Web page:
Vision transformers have bested convolutional neural networks (CNNs) in a number of key vision tasks. Have CNNs hit their limit? New research suggests otherwise.

What’s new: Sanghyun Woo and colleagues at Korea Advanced Institute of Science & Technology, Meta, and New York University built ConvNeXt V2, a purely convolutional architecture that, after pretraining and fine-tuning, achieved state-of-the-art performance on ImageNet. ConvNeXt V2 improves upon ConvNeXt, which updated the classic ResNet.

Key insight: Vision transformers learn via masked pretraining — that is, hiding part of an image and learning to reconstruct the missing part. This enables them to learn from unlabeled data, which simplifies amassing large training datasets and thus enables them to produce better embeddings. If masked pretraining works for transformers, it ought to work for CNNs as well.

How it works: ConvNeXt V2 is an encoder-decoder pretrained on 14 million images in ImageNet 22k. For the decoder, the authors used a single ConvNeXt convolutional block (made up of three convolutional layers). They modified the ConvNeXt encoder (36 ConvNeXt blocks) as follows:

  • The authors removed LayerScale from each ConvNeXt block. In ConvNeXt, this operation learned how much to scale each layer’s output, but in ConvNeXt V2, it didn’t improve performance.
  • They added to each block a scaling operation called global response normalization (GRN). A block’s intermediate layer generated an embedding with 384 values, known as channels. GRN scaled each channel based on its magnitude relative to the magnitude of all channels combined. This scaling narrowed the range of channel activation values, which prevented feature collapse, a problem with ConvNeXt in which channels with small weights don’t contribute to the output.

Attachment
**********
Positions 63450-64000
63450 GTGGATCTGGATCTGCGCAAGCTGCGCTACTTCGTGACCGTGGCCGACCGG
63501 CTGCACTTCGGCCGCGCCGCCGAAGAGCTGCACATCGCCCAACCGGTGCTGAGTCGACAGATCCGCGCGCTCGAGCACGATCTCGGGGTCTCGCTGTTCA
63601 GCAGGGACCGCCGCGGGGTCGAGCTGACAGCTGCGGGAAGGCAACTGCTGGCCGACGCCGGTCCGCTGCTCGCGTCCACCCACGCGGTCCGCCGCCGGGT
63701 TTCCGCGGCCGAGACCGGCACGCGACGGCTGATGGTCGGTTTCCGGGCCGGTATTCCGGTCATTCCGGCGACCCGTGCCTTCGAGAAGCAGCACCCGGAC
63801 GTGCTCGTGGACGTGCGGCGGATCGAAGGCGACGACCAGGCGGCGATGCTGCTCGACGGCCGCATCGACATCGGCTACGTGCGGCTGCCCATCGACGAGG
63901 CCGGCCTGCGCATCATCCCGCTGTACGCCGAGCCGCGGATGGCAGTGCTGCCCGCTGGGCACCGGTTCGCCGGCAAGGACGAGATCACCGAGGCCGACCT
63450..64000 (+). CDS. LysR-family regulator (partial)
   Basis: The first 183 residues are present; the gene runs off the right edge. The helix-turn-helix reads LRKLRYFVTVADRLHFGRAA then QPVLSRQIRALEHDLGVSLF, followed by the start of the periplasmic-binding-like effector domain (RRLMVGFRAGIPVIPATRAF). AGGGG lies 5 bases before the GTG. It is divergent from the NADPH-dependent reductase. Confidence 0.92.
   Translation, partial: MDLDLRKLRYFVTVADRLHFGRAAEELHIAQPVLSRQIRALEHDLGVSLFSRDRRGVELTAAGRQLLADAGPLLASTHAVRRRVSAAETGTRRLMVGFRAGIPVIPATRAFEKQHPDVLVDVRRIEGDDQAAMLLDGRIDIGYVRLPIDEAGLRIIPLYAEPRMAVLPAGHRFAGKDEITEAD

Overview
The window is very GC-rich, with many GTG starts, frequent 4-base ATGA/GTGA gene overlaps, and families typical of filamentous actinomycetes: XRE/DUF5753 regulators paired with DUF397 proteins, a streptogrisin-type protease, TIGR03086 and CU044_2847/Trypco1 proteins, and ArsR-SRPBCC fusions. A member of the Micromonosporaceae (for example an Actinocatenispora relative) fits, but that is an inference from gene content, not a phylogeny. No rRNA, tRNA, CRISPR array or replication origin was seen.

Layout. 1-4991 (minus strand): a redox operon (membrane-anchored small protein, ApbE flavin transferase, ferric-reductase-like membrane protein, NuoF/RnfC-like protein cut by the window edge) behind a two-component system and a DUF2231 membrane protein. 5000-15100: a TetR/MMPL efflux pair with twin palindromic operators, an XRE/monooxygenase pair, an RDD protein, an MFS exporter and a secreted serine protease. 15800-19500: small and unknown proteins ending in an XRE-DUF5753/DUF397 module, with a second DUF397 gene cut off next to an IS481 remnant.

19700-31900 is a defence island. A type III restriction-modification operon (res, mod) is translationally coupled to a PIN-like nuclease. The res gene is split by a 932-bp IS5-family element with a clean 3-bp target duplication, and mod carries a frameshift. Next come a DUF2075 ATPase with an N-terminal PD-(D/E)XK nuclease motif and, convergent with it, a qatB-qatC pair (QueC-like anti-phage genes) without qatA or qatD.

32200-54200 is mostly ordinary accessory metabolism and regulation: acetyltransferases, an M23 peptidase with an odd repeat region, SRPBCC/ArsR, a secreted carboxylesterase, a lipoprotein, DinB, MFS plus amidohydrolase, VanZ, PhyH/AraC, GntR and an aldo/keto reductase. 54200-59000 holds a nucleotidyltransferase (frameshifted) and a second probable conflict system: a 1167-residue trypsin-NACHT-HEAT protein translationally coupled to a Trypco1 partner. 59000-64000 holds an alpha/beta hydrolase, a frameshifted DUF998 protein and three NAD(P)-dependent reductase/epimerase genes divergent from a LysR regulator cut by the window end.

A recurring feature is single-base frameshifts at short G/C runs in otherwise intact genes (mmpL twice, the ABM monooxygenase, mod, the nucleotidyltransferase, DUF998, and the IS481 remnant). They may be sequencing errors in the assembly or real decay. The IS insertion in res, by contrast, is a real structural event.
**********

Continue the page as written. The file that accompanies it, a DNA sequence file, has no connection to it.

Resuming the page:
• During pretraining, ConvNeXt V2 split each input image into a 32x32 grid and masked random grid squares. Given the masked image, the encoder learned to produce an embedding. Given the embedding, the decoder learned to reproduce the unmasked image.
  • After pretraining, the authors fine-tuned the encoder to classify images using 1.28 million images from ImageNet 1k.

Results: The biggest ConvNeXt V2 model (659 million parameters) achieved 88.9 percent top-1 accuracy on ImageNet. The previous state of the art, MViTV2 (a transformer with roughly the same number of parameters) achieved 88.8 percent accuracy. In addition, ConvNeXt V2 required less processing power: 600.7 gigaflops versus 763.5 gigaflops.

Why it matters: Transformers show great promise in computer vision, but convolutional architectures can achieve comparable performance with less computation.

We’re thinking: While ImageNet 22k is one of the largest publicly available image datasets, vision transformers benefit from training on proprietary datasets that are much larger. We’re eager to see how ConvNeXt V2 would fare if it were scaled to billions of parameters and images. In addition, ImageNet has been joined by many newer benchmarks. We’d like to see results for some of those.


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